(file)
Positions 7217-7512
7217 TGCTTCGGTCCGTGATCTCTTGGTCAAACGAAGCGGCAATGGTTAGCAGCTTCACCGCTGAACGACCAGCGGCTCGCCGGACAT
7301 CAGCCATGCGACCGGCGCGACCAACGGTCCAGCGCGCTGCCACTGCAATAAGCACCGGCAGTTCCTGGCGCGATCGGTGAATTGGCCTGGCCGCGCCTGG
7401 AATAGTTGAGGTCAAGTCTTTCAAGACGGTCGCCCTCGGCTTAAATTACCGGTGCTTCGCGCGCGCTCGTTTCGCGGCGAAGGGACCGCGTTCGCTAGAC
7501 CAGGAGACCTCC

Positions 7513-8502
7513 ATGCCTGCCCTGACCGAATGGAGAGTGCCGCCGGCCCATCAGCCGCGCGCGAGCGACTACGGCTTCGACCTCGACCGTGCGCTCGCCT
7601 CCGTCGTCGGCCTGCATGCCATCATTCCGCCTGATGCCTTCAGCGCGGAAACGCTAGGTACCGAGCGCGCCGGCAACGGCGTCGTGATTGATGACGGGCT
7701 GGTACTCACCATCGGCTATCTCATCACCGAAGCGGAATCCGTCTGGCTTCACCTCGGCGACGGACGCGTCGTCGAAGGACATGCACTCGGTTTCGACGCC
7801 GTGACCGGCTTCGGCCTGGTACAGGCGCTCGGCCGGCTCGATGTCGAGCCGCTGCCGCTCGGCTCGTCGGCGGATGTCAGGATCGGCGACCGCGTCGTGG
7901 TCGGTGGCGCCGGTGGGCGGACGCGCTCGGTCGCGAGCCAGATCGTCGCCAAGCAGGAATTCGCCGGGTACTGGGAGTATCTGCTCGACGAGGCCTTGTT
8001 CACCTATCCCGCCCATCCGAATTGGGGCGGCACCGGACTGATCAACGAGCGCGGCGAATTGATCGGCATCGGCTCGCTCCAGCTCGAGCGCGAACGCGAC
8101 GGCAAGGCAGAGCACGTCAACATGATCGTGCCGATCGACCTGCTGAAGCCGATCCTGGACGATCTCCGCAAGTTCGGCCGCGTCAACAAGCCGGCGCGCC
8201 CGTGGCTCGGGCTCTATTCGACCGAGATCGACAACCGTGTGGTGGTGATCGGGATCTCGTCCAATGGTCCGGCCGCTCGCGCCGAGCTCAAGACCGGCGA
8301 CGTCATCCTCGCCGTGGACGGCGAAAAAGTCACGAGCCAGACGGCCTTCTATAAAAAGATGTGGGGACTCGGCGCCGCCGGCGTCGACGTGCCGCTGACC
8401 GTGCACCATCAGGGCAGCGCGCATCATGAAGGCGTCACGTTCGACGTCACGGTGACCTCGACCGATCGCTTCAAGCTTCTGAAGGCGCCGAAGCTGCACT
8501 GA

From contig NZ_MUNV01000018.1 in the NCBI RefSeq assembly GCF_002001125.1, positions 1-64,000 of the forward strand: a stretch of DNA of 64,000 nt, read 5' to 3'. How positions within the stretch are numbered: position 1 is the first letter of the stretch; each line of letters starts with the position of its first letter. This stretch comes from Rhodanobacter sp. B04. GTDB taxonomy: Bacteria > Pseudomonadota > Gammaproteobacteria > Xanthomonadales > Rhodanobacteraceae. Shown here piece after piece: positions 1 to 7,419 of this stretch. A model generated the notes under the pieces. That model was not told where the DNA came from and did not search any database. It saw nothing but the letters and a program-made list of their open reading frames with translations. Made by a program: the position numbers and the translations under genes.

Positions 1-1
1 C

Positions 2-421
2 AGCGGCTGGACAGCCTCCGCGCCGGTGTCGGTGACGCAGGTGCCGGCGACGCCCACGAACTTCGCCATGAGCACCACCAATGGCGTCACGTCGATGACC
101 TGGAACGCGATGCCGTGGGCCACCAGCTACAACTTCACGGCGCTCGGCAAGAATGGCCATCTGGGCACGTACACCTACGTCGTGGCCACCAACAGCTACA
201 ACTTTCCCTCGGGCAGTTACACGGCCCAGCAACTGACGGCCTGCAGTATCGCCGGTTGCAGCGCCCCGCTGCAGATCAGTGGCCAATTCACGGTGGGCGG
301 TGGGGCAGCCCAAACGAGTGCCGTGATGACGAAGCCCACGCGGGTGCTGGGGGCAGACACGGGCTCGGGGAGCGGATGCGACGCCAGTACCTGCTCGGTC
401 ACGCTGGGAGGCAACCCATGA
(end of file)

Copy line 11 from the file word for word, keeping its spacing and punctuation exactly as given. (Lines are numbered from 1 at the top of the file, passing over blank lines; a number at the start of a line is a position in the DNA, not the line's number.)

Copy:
7901 TCGGTGGCGCCGGTGGGCGGACGCGCTCGGTCGCGAGCCAGATCGTCGCCAAGCAGGAATTCGCCGGGTACTGGGAGTATCTGCTCGACGAGGCCTTGTT